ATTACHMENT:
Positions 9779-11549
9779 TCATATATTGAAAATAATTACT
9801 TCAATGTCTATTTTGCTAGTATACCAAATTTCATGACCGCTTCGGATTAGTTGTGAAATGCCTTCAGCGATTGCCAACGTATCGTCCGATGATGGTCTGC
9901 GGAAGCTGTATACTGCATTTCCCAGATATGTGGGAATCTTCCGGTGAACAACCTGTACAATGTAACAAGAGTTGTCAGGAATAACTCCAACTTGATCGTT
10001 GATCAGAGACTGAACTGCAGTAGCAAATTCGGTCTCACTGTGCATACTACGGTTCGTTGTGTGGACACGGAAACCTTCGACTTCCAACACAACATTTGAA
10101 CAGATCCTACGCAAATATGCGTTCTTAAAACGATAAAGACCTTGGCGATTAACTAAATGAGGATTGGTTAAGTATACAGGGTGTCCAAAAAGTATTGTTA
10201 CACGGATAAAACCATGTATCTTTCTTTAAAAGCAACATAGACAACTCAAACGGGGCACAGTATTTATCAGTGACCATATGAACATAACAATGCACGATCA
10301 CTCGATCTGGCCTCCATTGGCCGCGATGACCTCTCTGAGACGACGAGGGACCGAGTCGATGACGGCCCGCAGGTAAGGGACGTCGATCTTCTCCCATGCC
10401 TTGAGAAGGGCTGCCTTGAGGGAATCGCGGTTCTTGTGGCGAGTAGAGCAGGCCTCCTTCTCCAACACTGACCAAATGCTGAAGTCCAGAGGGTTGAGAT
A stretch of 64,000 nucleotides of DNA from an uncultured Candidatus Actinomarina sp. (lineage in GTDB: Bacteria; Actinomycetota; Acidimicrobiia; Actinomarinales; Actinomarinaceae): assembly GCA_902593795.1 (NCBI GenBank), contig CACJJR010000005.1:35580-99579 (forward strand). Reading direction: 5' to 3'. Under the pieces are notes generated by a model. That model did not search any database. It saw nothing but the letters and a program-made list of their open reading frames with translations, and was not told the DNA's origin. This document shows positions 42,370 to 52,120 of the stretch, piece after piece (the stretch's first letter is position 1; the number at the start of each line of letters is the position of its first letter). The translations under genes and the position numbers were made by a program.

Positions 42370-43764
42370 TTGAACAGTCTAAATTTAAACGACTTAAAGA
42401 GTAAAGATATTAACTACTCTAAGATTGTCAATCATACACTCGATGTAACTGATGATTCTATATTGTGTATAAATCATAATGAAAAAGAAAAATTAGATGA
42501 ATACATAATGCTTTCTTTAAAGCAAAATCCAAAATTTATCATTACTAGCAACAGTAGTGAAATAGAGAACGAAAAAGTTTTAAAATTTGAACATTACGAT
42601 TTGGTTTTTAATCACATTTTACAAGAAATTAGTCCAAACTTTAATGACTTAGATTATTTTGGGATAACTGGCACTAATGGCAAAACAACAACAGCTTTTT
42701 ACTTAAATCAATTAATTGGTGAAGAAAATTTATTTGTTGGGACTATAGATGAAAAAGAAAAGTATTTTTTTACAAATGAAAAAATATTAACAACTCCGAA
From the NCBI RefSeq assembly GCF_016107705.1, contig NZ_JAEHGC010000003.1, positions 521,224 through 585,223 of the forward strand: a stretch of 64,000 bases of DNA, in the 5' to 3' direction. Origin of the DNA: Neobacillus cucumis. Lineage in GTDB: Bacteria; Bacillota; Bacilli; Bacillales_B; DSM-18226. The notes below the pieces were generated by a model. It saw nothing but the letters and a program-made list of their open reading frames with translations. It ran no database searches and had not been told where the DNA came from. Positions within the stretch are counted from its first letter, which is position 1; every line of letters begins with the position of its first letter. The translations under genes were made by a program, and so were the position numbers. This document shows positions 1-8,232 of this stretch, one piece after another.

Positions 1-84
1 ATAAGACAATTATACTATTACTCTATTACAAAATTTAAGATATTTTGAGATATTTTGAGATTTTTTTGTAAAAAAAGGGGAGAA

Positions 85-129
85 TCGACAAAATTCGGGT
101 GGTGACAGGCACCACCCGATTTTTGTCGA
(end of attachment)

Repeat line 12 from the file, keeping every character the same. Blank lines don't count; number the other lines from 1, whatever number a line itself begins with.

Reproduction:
42370 TTGAACAGTCTAAATTTAAACGACTTAAAGA